4. Azr@el (History)

    Fogbank? what’s that? Cough…metallic oxide aerogel..cough..density controlled by ACN..cough…castable..cough..
    after treatment can be machined further..cough process causes cancer..cough..

  5. Andreas Persbo

    I believe the change in explosives had something to do with a truck blowing up and the ordinance board having a subsequent fit.

  6. Brian Burnell (History)

    Like the photo of Red Snow. Pity its not the real thing tho’ but merely a simplified, cleaned up model intended to mislead journos and other jerks.

    Look at the height of the roadside kerb compared to the model. About 4 inch high I’d say, wheras the Real McCoy Red Snow measures ~ 4 feet dia. And the uncropped original photo showed a tyre mark on the concrete that would measure 3 feet wide if the bomb were real.

    Nice try tho’.

    Andreas. Don’t know about a truck blowing up, but the OB had an aversion to overly shock-sensitive HE formulations and had long experience of how they invariably went pear-shaped. Only much later in the day did the US discover that insensitive HE was the way to go.

    A happy New Year to you’all now.

  7. Brian Burnell (History)

    I’m not a physicist, now or formerly.

  8. Jeffrey Lewis (History)


    Well, as I said, I was able to see a full-scale mock-up in the historical collection at AWE, but we were prohibited from taking pictures (or sketching).

    The image I posted generally conveys the difference between the relatively compact thermonuclear weapon and the much larger bomb casing — even if it is a scale model.

    By the way, your site — in particular the WE.177 history — is fantastic.

  9. Rwendland (History)

    Brian, sorry I misremembered you as physicist rather than an engineer.

    Re sensitive explosive. Your PRO document (TNA AVIA 65-1050-E87a-p2) photo records that the U.S. Wee Gnat – which I think is the Davy Crockett W54 warhead – used somewhat sensitive explosive and “There had been accidents with it in the US although these accidents had not resulted in a nuclear yield.” Don’t if that was PBX-9404, but it is surprising a somewhat sensitive explosive should be used on such a small weapon that could easily be carelessly handled on the battlefield.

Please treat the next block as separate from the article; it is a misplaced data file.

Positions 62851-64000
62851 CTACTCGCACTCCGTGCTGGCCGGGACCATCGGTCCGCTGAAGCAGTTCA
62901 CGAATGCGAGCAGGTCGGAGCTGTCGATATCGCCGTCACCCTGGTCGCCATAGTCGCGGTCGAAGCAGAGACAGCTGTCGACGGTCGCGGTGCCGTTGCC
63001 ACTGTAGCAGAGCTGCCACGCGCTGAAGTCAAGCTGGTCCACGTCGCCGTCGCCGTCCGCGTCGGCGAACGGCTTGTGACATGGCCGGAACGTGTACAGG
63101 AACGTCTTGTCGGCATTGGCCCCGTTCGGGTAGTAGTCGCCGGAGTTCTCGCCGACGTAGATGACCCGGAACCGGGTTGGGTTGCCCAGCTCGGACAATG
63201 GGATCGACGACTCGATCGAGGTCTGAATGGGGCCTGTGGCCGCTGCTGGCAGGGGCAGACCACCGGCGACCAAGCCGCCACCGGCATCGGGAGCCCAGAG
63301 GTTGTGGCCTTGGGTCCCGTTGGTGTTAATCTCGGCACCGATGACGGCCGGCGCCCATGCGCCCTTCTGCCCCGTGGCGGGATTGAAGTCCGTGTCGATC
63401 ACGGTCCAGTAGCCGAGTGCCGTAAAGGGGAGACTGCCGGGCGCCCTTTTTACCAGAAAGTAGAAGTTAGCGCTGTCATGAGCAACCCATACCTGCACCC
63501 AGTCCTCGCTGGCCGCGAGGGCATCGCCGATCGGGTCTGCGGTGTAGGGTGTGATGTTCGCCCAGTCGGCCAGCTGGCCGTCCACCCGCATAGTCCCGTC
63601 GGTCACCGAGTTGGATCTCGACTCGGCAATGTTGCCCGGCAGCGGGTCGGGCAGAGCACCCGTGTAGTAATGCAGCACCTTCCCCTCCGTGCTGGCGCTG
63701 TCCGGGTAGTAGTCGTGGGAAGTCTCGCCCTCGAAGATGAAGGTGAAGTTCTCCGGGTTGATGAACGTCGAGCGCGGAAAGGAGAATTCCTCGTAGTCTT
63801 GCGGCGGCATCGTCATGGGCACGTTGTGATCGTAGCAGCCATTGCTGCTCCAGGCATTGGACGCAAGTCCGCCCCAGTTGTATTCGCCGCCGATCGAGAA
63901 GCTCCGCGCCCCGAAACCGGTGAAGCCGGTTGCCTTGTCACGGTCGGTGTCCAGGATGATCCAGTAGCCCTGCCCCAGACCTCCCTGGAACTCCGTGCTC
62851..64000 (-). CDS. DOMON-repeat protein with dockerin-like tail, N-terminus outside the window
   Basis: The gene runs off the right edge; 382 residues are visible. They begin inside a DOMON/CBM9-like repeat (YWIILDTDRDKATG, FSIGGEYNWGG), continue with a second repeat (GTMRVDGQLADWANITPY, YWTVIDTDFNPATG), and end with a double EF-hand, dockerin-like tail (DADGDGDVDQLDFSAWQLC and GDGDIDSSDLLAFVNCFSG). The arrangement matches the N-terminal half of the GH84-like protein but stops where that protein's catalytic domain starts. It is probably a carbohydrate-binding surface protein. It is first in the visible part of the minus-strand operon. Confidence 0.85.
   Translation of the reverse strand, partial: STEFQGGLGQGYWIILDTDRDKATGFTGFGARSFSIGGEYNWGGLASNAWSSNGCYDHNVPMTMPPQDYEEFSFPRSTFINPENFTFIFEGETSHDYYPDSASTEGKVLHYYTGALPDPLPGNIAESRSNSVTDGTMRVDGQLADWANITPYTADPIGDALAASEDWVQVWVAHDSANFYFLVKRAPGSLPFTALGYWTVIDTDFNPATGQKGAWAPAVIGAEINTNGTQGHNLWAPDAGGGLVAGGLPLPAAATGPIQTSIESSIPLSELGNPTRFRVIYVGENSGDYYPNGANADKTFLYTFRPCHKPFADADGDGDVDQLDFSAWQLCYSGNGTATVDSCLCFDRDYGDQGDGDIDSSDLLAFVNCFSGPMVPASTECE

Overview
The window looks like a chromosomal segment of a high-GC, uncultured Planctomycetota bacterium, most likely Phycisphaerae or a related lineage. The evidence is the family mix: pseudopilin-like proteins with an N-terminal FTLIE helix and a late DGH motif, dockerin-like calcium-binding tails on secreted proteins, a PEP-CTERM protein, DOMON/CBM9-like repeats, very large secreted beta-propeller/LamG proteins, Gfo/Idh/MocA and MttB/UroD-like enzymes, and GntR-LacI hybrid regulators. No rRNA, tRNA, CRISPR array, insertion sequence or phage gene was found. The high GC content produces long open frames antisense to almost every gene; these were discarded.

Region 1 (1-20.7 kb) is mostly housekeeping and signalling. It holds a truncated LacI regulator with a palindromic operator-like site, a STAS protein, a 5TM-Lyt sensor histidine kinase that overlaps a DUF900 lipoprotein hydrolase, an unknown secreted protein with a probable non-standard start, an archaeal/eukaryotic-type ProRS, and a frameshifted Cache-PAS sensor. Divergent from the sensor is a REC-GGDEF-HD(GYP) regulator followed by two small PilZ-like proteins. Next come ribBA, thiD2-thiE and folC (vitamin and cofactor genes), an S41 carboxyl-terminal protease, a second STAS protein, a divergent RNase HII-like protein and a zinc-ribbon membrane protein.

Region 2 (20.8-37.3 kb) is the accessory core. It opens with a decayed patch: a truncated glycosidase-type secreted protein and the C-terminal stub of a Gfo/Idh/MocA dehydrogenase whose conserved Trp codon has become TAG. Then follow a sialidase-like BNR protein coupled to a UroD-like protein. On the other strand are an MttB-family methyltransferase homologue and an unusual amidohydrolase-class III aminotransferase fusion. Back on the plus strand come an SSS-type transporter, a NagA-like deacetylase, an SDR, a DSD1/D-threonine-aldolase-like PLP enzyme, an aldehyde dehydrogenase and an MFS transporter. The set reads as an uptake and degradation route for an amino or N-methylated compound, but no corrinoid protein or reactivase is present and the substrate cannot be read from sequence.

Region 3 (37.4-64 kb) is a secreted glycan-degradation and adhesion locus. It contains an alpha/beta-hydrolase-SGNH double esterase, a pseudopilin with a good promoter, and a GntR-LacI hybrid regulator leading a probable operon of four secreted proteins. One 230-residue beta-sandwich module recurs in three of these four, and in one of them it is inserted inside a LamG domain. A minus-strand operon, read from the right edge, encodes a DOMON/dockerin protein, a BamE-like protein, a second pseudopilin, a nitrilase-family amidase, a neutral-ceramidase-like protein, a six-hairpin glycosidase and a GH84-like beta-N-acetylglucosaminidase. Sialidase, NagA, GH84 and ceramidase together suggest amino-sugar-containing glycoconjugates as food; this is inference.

10. Brian Burnell (History)

    Don’t know off the top of my head what the HE was but will look it up and post it later. The history of the UK programme is littered with similar versions of the same issue; the lower standards the US adopted to HE shock-sensitivity. But that happens when there is extreme pressure for time. Corners are cut. Mistakes are made in the haste to meet target dates. The British were more laid back perhaps. But I remember one document where a Whitehall bureaucrat was listing the options for a warhead for the first UK Polaris warhead. After listing various options recommending a UK design of primary, because it was safer and used HE that was less shock-sensitive than that used in the US W-58 warhead used on the USN Polaris. He dismissed using the W-58 warhead on UK Polaris for that very reason, and then subtly alluded to the fact the USN (less safe) warhead was based a few miles along the River Clyde at the Holy Loch from the Royal Navy’s [safer] warheads at their sub base at the Gareloch. The message to Minister’s that they should be aware of the political fallout should that news ever reach the public domain was unmistakable. You can read the original here link text